other rank members, would be entitled to
a pension on completion of 20 years' service,
but a pension reduction penalty of 5 per cent
would apply for each uncompleted year of
service if an officer were retired at his own
request before he reached his retiring age
for rank or an other rank member before
the end of his engagement. The Committee
also recommended that, after retirement, the
whole of a member's pension be adjusted
annually to maintain relativity with average
weekly earnings. The Committee said that
a possible method of achieving this would
be to maintain the relativity of benefits to
current pay for the rank held on retirement.
Other recommendations include desirable
extensions and improvements to provisions
that exist in the present scheme.
The Jess Committee was rightly concerned
to seek to avoid complexions in the
future operations of the DFRB scheme. Far
this reason the Committee concluded that
all present contributors should be compulsorily
transferred to the new scheme and
that they should not be offered a choice of
remaining in their present scheme. The
Government is attracted to the concept of
a simple, comprehensible scheme as outlined
by the Jess Committee, but, in a letter to
the Minister for Defence ( Mr Fairbamn),
the Committee expressed the strong opinion
that if any of the Committee's recommendations
were detrimental to any section of
existing contributors, special short term
arrangements should be made to ensure
that no detriment occurred. The Government
accepted this view and on 20th September
last the Minister for Defence
announced that no-one would be disadvantaged
by participating in the new scheme,
that everybody would have a right by
election to ensure that by participating he
would not be disadvantaged. This inevitably
raised the question whether it would be
possible to make this assurance effective
without introducing a -third DFRB scheme
to supplement the pre-1959 and post-1959
scheme. The Government has no desire to
do so.
There have been strong representations on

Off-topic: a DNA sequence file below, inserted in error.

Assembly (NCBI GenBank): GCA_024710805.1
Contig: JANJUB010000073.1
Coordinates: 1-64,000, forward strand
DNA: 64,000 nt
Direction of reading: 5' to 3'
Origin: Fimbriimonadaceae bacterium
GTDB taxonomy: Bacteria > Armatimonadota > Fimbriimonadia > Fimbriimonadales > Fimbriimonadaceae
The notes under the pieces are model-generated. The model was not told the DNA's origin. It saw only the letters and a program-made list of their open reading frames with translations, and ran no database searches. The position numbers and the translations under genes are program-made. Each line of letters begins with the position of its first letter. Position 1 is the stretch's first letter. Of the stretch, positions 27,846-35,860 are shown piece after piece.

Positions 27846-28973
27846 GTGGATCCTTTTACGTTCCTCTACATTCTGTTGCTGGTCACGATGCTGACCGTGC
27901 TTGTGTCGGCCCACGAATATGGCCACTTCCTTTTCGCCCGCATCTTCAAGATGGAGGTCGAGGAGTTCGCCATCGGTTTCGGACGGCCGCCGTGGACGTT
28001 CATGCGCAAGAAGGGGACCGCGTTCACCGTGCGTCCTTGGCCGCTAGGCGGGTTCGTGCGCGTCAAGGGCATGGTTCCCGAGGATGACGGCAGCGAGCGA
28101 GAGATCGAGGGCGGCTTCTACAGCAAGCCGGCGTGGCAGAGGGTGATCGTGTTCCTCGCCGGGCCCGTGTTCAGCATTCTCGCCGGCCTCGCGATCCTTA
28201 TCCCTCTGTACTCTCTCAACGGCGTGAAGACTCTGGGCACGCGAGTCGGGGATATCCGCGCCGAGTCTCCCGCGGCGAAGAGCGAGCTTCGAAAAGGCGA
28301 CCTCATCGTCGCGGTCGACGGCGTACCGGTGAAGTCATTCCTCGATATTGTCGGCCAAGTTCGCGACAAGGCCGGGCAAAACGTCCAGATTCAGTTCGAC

-behalf of post-1959 late entrant officers.
There have also been representations on

behalf of those pre-1959 contributors who
have taken the opportunity available to them
of limiting their contributions and receiving,
without increasing the level of their contributions
further, the Commonwealth element
of future accruing pension entitlements. The
crucial point, therefore, is whether it is
practicable to transfer in an equitable way
the pre-1959 and post-1959 contributors to
such a new scheme, without detriment to
any one of them. We shall have an independent
expert examination of this problem.
One supplementary suggestion from the
Jess Committee related to late entry
officers. The number involved are
significant. At 30th June 1972 there were
3,516 officer members who entered at age
23 or later; 773 officers entered at age 33
or later. Because of the change in the basis
for officers' pension to length of service in
the Jess Committee scheme, many of these
late entrant officers would have a lower
pension entitlement. The Jess Committee in
a letter to the Minister for Defence recommended
that these officers, in addition to
receiving the surplus of their contributions
above 51 per cent of salary, should be
allowed to purchase back notional service
to bring the pension they would be contributing
for under the less scheme up to
the level for which they were contributing
under the post-1959 scheme. This proposal
is being actively investigated now.
The Government, like the Jess Committee,
is attracted to the concept of a simple,
comprehensible scheme provided it is possible
to transfer the existing pre-1959 and
post 1959 contributors to the new scheme
without detriment. This is strongly favoured
by the Services. -But if the Government's
assurance of transfer without detriment
should prove to be impracticable, the Government
has decided that it would instead
incorporate many of the recommendations
of the Jess Committee in an improved version
of the post-1959 scheme to which pre-
1959 contributors would be given the
opportunity of transfer on an equitable
basis. In any event, the following 7 specific
recommendations of the Committee have
been accepted by the Government:
Marriages of pensioners before age 60
will be recognised for widows' pension
purposes; A dependent spouse of a female member
or pensioner will be entitled to pension
on her death;
Subject to conditions yet to be determined,
de facto spouses and illegitimate
children will be recognised for
pension purposes;
Children's benefits payable to students
will be continued until age
There will be payable to the estate of a
contributor or pensioner, who dies
without leaving dependants entitled to
pension, an amount equal to one and
one half times his contributions less,
in the case of a pensioner, any pension
or other benefits received;
The tapering of the entitlements of more
senior officers will be eliminated;
A retiring member will not be penalised
by reason of his refusing to sign on to
a reserve force.
The Government has also adopted in a
modified form 6 other recommendations of
the less Committee:
An officer will be able to retire on pension
before reaching his designated
retiring age on completion of 20 years
service for DFR. B purposes;
The present category structure will be
eliminated. Contribution rates will be
expressed as a percentage of pay for
DFRB purposes and pensions as a
percentage of final pay;
For members who enter at age
retirement pensions will range from
35 per cent of final page at age 40 to
70 per cent at age 57 or later;
A retired member will have an unfettered
right within a specified period of
retirement, say, 12 months, to commute